A home destroyed: the eviction of Gianturco
Almost a week after it happened, I left Naples with a heavy heart. I keep reliving the moment I said goodbye to Jenica and her 1 year old baby girl, when she asked me: “What do we do now? Where will we sleep tonight?”
I left her in front of the municipality, surrounded by other Romani families left homeless after the eviction of Gianturco Romani settlement.
I was there when the forced eviction started and have spent five days documenting the cruel demolition of the Gianturco settlement and its disastrous aftermath. A blunt violation of human rights, the consequences of which are still unravelling for hundreds of families.
Around 1,300 Romanian Roma made Gianturco their home for years, after being repeatedly evicted from other sites or chased away from camps set alight by unknown perpetrators. As of 7 April 2017, it no longer exists; all that’s left is rubble, demolished homes, and a few toys and furniture; pieces of lives left behind.
Jenica had spent the days since the forced eviction sleeping in her car with her husband and little daughter.
I have not been able to wash my daughter in days.
Next to her stood Luminita and her family, including her daughter who is 7 months pregnant and had spent the last few nights in an abandoned house and, later, a train station.
Around 200 people were left in the settlement on the day of the forced eviction. Many had left Gianturco already citing harassment by police, and fearing being left homeless if they stayed put.
As I walked past dozens of once-inhabited homes, I found Cristina and her husband gathering few of their belongings.
“I came here to build a life. I have had two surgeries. Where do I go? What do I do?” said Cristina. “We go on the streets”, added her husband, answering with the grim reality they now face.
While watching the bulldozers approaching their home, a little girl told us:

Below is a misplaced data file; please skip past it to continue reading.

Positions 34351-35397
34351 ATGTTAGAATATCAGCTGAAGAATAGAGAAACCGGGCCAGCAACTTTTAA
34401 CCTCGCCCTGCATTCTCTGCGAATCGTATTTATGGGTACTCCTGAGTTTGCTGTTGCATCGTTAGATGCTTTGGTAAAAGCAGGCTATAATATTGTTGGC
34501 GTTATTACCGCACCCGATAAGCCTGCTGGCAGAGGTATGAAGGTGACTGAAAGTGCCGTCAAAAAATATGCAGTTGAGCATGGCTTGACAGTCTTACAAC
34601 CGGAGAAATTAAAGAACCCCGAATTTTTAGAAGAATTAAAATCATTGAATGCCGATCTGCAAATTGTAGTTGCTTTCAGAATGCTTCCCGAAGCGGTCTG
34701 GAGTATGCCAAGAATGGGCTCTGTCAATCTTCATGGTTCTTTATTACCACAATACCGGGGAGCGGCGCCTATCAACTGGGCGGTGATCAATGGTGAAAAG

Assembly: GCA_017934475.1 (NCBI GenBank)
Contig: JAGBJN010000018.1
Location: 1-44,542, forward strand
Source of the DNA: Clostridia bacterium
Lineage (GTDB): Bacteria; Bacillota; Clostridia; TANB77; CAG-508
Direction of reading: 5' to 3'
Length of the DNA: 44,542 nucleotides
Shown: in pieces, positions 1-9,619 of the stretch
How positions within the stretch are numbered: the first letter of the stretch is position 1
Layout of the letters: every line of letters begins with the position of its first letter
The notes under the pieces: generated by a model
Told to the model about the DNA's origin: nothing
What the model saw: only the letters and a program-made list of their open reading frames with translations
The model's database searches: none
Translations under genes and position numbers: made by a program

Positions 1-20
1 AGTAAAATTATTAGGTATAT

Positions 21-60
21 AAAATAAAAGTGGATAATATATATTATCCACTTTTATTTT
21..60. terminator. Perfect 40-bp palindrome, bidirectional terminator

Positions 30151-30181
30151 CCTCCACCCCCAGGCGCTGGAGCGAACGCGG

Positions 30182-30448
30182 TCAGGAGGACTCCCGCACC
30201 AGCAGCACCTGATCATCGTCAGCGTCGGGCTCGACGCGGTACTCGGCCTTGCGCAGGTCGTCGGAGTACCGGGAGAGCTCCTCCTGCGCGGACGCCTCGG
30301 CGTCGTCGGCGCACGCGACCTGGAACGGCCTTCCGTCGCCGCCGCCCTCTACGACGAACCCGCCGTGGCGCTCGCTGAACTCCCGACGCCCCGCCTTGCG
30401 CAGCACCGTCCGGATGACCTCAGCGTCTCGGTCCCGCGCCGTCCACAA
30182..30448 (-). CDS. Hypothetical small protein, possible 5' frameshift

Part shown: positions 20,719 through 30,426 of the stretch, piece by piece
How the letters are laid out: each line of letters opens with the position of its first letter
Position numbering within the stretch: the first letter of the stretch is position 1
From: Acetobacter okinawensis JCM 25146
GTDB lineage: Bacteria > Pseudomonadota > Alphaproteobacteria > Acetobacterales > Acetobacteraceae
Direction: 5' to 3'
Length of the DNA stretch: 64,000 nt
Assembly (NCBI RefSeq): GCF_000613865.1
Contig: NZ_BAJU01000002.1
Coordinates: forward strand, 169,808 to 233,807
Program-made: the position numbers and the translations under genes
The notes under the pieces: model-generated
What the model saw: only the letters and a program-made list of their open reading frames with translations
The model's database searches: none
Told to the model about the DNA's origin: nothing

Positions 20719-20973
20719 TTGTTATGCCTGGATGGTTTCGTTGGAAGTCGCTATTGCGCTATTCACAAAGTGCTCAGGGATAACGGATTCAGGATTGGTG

Here [in Gianturco] we were fine, we liked it…. we don’t know how it will be, where they will take us.
No genuine consultation
The court order for this eviction was issued in January 2016 and while the municipality did negotiate extensions of the deadline, they failed to carry out any meaningful consultation with families to explore options and identify suitable alternative accommodation for them.
Representatives of the municipality told me that the Gianturco eviction is like a “natural disaster” and they are addressing an emergency situation – but Romani families had lived in Gianturco for several years, and the authorities have had more than a year to prepare for this.
A mere three families were told they could move to the Grazia Deledda reception centre and around 130 people, out of the 1,300 residents, were relocated to a new segregated camp in Via del Riposo, neither of which I was allowed access to.
Romani people have described the former as a “prison”, with several families sharing one room. The latter is comprised of 27 metal containers, about 20 sqm each, shared by an average of 5 people. The sight of the camp is terrifying.
The authority’s pledges to work towards inclusion and integration rang hollow as I looked at the fences surrounding the perimeter. There is no such thing here.
A guard will be present around the clock and police forces remain stationed outside. The municipality fears attacks by non-Roma and the walls around the camp stand testimony to the hatred and discrimination Roma face.
No suitable alternatives
The new camp is an inadequate alternative for these families and I struggle to grasp the exact process used by authorities to select those to be relocated, but for some the consequences of the forced eviction are even more severe. Many are now facing homelessness.
It is clear that the authorities do not have any other alternative for the families left homeless after the forced eviction. Some moved into informal settlements, others with relatives - however temporarily. Very few managed to rent a home and several are sleeping rough.
The last time I saw Costica he was resting his aging body on a chair near his suitcase, outside the Gianturco settlement. “Why aren’t they giving me a place to stay? I cannot wait here by the gate. I am 70 years old, I cannot sleep on the street.”
I wonder where Costica might be now.
Don’t leave them homeless
Nobody should be left homeless; Romani people need somewhere to live too. And segregated prison-like camps are not a solution either.
The fight for a new home for the Roma of Gianturco has just begun.
Thousands of activists from around the world have urged the Italian authorities to prevent the eviction. It went ahead, even before the official deadline, ironically on the eve of International Roma Day. But this will not be forgotten. The fight for Roma rights continues.